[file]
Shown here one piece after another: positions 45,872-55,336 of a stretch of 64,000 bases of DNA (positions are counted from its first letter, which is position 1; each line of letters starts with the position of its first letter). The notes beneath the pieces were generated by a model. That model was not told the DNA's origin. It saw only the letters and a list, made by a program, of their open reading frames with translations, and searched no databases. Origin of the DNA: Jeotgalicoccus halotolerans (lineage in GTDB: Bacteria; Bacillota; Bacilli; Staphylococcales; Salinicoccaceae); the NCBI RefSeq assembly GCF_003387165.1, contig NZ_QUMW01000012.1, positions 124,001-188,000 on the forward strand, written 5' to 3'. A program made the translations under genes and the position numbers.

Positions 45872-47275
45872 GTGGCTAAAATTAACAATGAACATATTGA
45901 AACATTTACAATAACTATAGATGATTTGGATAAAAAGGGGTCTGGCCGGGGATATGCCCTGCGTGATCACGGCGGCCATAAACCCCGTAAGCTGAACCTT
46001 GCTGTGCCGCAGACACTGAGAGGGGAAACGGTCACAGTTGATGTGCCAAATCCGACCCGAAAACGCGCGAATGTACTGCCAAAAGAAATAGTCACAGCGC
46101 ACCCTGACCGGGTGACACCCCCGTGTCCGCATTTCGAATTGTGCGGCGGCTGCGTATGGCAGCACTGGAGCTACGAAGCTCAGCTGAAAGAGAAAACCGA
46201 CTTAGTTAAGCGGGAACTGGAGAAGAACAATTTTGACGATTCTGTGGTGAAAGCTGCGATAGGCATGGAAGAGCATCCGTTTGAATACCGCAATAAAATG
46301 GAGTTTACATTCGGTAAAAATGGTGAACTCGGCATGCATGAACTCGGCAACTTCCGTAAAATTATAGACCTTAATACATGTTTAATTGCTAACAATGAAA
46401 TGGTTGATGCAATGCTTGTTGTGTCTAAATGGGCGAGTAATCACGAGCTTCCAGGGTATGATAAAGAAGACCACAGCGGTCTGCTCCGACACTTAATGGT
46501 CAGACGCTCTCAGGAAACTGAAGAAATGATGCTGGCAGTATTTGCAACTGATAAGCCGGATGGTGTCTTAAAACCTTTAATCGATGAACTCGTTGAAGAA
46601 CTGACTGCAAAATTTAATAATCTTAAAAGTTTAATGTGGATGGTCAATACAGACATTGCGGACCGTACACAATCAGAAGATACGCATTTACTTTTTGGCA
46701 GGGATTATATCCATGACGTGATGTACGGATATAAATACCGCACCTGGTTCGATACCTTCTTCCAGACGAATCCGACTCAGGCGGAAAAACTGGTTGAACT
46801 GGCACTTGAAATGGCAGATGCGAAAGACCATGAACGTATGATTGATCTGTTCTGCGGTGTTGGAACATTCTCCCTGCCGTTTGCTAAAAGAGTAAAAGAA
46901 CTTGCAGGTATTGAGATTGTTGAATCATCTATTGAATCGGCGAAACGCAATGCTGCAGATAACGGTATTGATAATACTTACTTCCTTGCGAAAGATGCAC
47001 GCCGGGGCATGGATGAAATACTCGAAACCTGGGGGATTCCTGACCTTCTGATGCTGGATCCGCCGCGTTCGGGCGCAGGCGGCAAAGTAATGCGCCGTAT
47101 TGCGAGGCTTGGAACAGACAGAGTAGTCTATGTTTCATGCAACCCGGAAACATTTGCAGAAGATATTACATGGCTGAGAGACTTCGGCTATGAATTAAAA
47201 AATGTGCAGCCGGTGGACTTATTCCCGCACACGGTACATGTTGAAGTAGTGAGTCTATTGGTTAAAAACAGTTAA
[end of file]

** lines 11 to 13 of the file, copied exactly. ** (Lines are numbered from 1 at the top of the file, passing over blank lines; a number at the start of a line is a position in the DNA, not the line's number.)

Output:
46601 CTGACTGCAAAATTTAATAATCTTAAAAGTTTAATGTGGATGGTCAATACAGACATTGCGGACCGTACACAATCAGAAGATACGCATTTACTTTTTGGCA
46701 GGGATTATATCCATGACGTGATGTACGGATATAAATACCGCACCTGGTTCGATACCTTCTTCCAGACGAATCCGACTCAGGCGGAAAAACTGGTTGAACT
46801 GGCACTTGAAATGGCAGATGCGAAAGACCATGAACGTATGATTGATCTGTTCTGCGGTGTTGGAACATTCTCCCTGCCGTTTGCTAAAAGAGTAAAAGAA